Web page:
If you were to assume that we instead wanted to try and get this page to rank for ‘BBC‘, we’d put that in the url, the title and header instead.

Hopefully you’re starting to see the implications this has for your own SEO strategy. It explains, for example, why many therapists create websites with urls like ‘southwark-psychotherapy.co.uk’.

Time visitors spend on site

The last ranking factor any beginner should be aware of is the time visitors spend on a site.

If the first result for someone’s search looking for CBT exercises is of an organic dairy farm in Wales, they will obviously click off the page almost immediately. Conversely, if it has an in-depth guide to various exercises along with visuals, the searcher is likely to stay for significantly longer.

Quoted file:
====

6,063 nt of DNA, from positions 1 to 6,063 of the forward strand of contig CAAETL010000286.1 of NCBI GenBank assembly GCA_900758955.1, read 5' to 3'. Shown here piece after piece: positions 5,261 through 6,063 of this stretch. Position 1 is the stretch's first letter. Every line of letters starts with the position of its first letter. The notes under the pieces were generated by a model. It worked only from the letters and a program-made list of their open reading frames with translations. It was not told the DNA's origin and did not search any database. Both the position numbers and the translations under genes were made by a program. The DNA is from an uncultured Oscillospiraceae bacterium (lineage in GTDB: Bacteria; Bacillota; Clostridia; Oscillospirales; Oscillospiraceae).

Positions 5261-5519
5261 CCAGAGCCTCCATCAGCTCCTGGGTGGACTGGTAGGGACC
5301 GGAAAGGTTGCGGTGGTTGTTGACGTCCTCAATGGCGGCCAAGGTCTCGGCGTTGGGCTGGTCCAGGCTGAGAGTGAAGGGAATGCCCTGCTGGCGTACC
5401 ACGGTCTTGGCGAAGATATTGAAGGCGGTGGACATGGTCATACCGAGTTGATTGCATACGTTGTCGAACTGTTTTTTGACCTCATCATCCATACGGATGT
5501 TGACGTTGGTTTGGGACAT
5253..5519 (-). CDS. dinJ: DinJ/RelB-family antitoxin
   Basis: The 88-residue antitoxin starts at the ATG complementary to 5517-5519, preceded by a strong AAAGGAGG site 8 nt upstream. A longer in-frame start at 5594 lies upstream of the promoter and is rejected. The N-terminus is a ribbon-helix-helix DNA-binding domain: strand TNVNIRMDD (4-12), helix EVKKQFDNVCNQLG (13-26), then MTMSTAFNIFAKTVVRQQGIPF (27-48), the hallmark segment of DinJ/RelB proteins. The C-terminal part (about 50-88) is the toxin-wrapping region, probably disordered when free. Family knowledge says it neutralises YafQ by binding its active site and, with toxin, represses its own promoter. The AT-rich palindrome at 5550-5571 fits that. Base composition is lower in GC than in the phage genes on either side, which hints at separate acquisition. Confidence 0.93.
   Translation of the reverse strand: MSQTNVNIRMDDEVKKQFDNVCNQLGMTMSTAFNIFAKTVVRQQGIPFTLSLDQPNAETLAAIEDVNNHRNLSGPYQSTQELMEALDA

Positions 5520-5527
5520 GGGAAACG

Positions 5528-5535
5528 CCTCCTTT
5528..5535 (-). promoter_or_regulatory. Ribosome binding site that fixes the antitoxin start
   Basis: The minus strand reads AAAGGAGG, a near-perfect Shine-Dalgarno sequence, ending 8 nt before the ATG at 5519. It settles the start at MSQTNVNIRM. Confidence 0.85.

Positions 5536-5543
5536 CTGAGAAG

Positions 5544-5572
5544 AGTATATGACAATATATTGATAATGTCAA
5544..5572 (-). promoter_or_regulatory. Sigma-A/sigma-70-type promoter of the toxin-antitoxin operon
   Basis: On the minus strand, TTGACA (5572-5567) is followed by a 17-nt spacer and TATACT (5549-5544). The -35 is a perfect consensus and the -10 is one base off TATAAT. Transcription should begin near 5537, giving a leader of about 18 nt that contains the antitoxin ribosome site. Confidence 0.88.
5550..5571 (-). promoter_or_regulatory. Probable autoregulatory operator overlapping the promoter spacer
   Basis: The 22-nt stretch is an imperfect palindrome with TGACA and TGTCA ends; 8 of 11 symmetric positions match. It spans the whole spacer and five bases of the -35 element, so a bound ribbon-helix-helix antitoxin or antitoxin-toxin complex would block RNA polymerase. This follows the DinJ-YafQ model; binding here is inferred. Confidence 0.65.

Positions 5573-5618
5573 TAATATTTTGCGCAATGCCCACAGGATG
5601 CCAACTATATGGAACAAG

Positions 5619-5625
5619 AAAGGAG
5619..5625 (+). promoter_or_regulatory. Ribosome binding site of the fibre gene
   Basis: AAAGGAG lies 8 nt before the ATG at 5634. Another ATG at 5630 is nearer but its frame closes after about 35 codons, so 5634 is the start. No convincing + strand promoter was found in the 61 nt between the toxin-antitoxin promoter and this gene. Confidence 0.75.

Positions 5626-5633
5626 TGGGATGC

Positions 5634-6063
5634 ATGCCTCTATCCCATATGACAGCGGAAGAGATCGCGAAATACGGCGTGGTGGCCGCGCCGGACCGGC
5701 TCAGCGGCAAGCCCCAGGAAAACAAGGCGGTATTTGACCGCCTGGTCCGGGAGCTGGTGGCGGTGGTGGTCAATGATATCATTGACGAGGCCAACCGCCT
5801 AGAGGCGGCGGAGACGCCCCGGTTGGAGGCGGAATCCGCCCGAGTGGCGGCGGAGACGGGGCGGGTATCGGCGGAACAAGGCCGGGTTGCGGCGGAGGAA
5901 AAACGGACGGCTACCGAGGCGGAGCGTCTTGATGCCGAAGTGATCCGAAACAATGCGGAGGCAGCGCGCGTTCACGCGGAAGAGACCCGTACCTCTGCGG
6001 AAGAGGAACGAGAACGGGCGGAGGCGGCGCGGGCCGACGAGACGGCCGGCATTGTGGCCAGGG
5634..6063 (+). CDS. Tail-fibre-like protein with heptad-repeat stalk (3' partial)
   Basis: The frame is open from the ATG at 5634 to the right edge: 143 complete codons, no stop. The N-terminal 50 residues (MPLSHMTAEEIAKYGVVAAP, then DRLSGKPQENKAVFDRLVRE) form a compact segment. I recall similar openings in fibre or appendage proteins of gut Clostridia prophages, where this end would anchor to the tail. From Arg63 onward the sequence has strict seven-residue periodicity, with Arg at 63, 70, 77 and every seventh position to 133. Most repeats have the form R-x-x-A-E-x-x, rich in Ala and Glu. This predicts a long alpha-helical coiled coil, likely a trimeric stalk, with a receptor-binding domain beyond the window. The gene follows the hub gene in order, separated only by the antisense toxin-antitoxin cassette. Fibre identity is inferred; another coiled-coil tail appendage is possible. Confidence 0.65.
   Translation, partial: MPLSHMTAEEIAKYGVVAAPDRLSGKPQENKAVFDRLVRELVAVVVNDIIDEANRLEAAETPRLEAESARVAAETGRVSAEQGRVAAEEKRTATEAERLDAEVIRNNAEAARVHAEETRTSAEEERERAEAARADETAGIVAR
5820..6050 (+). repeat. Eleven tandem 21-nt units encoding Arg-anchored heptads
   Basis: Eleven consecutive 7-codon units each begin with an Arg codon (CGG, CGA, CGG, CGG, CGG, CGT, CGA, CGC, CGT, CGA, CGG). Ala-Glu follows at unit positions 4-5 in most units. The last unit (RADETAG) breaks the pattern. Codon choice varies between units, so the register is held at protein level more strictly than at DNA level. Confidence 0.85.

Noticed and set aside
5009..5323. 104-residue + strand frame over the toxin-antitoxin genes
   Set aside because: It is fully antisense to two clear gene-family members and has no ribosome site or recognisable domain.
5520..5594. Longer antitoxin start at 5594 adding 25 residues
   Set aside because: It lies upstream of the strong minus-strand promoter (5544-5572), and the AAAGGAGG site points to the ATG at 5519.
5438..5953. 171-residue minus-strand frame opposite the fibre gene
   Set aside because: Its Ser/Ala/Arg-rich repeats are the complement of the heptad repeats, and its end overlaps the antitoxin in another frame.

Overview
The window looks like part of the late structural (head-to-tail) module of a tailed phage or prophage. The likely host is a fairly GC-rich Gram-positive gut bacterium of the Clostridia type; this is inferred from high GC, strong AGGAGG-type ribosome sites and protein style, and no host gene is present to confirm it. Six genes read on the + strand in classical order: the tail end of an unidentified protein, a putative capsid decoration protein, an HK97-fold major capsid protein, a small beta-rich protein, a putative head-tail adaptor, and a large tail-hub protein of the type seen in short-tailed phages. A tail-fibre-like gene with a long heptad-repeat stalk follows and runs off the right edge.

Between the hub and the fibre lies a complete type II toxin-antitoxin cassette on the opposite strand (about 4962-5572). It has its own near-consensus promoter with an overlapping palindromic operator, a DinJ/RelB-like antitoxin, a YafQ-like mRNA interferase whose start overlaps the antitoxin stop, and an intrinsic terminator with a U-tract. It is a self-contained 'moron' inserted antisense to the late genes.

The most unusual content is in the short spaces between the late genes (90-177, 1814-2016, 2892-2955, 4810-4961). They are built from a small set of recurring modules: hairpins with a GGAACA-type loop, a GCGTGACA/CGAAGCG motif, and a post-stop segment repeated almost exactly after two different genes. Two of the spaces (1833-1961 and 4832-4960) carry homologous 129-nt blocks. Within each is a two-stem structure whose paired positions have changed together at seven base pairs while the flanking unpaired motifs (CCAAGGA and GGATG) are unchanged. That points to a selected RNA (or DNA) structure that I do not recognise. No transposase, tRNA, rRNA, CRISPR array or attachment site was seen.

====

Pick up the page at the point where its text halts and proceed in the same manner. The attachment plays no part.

Google will reward the latter webpage (and website) by ranking it higher for such searches. Generally speaking the longer someone spends on a website, the better.

Again, hopefully you can see the relevance of this for your own purposes. Things like an engaging blog, or videos, can help boost your rankings.

If you have Google analytics set up, you can track the length of time people stay.

It’s worth noting that ‘thickness of content’, i.e. the number of words on a page, are also a key factor. However, for simplicity we’ll bundle this in with time on site given how closely correlated the two are.

Understanding keyword research

Good keyword research is the central pillar and starting point for any good SEO strategy.

So what is it then?

Keyword research is the way you decide which search terms you want to target and optimise your site for (through your url, titles, headers and content).

Given the importance of page ‘relevance’ to a search term, no page can rank for everything. You’ve therefore got to understand which basket to place your eggs in. Do you want to aim for ‘Yeovil anxiety counsellor‘ or ‘Yeovil depression counsellor‘?